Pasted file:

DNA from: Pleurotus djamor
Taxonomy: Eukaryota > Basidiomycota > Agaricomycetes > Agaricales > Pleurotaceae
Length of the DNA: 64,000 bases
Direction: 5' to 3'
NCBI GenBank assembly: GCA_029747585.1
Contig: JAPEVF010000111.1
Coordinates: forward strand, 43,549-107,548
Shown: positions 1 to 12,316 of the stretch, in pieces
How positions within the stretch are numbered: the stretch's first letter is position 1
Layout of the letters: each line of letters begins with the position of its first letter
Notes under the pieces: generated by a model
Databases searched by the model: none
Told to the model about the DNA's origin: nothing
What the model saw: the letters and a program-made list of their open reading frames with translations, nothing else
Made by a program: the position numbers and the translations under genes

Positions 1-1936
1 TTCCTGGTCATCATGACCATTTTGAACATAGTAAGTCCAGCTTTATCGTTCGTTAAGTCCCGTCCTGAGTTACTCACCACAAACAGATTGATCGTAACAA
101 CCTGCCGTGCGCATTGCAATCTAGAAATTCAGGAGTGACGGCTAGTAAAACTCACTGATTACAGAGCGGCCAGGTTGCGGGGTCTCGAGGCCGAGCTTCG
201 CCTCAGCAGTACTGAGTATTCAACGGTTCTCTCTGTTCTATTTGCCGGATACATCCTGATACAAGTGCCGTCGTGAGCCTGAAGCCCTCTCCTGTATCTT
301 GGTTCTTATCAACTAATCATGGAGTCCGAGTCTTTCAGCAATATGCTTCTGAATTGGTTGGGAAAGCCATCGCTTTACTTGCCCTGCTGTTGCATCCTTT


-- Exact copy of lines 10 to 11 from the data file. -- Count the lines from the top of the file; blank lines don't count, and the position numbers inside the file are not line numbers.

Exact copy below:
Layout of the letters: each line of letters begins with the position of its first letter
Notes under the pieces: generated by a model